The cross was first awarded in recognition of exemplary military and civil service during the Napoleonic Wars. These crosses, awarded between 1813 and 1815, are often referred to as Model I.
Model II of the decoration was awarded during the Franco-Prussian War (1870-1871). Jewellers, including Wagner & Sohn, were in charge of the silver setting. The Merit Cross for Women and Virgins was also established in 1871, however, there are still a small number of cases in which a woman was granted the II Class decoration. Non-Prussians (ex. Bavarians or Saxons, who were considered foreigners until 1871) received the same consideration. There are two examples of the 1870 Iron Cross being awarded to British citizens.
Model III of the decoration was awarded during the First World War (1914-1918), and subsequent versions were awarded during World War II and featured a swastika in the centre of the obverse.
When war broke out in August 1914, the Iron Cross was renewed, linking the grave situation of affairs to the heroic deeds of 1813 and 1870. Commanding generals had the right to reward acts of bravery in the name of the king. The Iron Cross was used as a national emblem on aircrafts, captive balloons, airships, and armoured cars. Foreigners (allies of Germany) were awarded with Iron Crosses which did not have to be approved.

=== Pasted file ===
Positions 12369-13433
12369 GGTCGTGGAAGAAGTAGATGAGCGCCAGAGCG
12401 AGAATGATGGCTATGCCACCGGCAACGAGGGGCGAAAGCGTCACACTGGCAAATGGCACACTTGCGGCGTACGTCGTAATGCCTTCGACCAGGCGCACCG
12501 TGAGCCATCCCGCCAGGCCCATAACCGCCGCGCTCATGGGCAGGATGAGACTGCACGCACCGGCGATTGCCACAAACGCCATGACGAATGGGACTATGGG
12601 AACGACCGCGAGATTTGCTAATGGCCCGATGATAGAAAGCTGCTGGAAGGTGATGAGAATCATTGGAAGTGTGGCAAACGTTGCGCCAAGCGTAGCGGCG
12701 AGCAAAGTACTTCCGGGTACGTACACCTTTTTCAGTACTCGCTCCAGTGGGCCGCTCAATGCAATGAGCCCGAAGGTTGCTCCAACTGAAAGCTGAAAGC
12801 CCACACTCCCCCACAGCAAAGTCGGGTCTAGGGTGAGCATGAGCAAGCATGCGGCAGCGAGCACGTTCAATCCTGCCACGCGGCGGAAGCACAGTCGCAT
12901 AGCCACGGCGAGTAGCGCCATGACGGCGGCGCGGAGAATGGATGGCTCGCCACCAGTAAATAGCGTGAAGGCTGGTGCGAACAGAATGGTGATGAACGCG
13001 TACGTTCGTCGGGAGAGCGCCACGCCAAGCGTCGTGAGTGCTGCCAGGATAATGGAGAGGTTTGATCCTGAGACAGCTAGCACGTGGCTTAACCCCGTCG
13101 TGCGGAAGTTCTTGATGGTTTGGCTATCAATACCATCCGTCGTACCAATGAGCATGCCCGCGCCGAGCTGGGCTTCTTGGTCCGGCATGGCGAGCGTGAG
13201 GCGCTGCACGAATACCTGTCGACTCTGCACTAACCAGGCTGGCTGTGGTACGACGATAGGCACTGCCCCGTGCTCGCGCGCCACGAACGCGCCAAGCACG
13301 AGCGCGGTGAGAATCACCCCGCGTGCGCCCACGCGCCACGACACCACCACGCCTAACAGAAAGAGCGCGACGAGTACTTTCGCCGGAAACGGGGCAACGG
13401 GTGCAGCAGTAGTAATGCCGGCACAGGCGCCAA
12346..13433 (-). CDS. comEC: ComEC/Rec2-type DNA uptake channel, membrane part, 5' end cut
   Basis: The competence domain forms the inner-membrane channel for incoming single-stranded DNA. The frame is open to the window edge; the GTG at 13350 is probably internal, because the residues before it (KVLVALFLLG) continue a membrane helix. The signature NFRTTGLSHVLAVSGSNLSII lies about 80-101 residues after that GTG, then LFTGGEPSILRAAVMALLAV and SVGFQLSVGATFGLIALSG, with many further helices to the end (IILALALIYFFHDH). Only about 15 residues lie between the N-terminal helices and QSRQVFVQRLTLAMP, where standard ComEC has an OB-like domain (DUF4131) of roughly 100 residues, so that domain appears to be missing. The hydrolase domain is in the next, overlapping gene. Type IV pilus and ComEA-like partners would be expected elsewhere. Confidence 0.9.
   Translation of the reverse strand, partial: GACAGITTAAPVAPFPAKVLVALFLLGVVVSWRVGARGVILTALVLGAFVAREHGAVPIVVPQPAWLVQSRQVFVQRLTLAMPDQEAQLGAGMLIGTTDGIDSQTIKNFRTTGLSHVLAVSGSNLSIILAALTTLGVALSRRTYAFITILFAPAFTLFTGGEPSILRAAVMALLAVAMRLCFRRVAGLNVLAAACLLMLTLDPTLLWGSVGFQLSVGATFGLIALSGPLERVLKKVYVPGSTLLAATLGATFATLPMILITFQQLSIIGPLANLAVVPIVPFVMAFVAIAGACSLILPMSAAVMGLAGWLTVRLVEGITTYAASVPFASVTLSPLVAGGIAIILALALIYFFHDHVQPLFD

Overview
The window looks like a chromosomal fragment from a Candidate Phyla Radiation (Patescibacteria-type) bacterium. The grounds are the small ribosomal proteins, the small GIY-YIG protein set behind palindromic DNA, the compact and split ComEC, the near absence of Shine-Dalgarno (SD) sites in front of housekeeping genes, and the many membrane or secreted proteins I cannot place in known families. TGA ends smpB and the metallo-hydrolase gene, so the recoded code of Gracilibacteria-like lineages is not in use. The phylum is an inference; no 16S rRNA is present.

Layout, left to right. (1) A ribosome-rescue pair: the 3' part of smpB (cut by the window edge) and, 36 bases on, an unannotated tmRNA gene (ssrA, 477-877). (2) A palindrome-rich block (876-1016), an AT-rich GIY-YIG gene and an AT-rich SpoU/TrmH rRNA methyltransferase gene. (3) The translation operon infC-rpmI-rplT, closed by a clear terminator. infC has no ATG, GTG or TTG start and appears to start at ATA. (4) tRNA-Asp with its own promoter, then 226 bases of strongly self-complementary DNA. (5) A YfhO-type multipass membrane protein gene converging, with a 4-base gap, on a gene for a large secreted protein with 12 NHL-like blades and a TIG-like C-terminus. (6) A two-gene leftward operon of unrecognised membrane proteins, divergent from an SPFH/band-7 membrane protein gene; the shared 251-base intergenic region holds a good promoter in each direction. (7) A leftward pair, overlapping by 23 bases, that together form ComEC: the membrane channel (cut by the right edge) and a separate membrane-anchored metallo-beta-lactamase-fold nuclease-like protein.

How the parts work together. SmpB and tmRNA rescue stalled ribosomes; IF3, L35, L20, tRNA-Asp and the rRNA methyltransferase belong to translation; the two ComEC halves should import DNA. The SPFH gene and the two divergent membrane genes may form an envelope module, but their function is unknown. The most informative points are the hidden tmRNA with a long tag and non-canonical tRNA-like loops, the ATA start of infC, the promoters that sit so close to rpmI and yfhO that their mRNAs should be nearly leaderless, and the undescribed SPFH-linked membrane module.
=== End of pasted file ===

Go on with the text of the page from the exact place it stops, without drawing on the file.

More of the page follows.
The cross itself remained largely unchanged since its inception in 1813. The date on the obverse was changed to 1914, located under the crowned "W".
The II Class Cross may be flat or curved in shape. It may be composed of silver or silver gilt.
The cross could be awarded to both combatants and non-combatants. The crosses are the same, but the cross for combatants was awarded on a black ribbon with thin white stripes, and the cross for non-combatants was awarded on a white ribbon with thin black stripes.
Non-combatants included military doctors, engineers, logistics personnel, etc.
Once a highly esteemed award, that status of the Iron Cross II Class was downgraded significantly during the First World War, due to how often it was awarded. The II Class was awarded 5,196,000 times, including the 196,000 awards between 1919 and 1925.
As there were a very large number of II Class Crosses awarded, there are many manufacturers. Due to the difference in manufacture, the appearance and most commonly, the size, may vary.
These manufacturers include, but are not limited to:
F.A. Assman & Sohn, Lüdenscheid (marked “A”)
Emil Weigand, Vienna (marked “E.W.”)
Falckenberg & Richter, Koblenz (marked “FR”)
H (unknown manufacturer)
K.A.G. (unknown manufacturer)
KD (unknown manufacturer)
KM (unknown manufacturer)
Alfred Roesner, Dresden (marked “R”)
Sy & Wagner, Berlin (marked “SW”)
Paul Meybauer, Berlin (unmarked)
Steinhauer & Lück, Lüdenscheid (unmarked)
Wilhelm Deumer KG, Lüdenscheid (unmarked)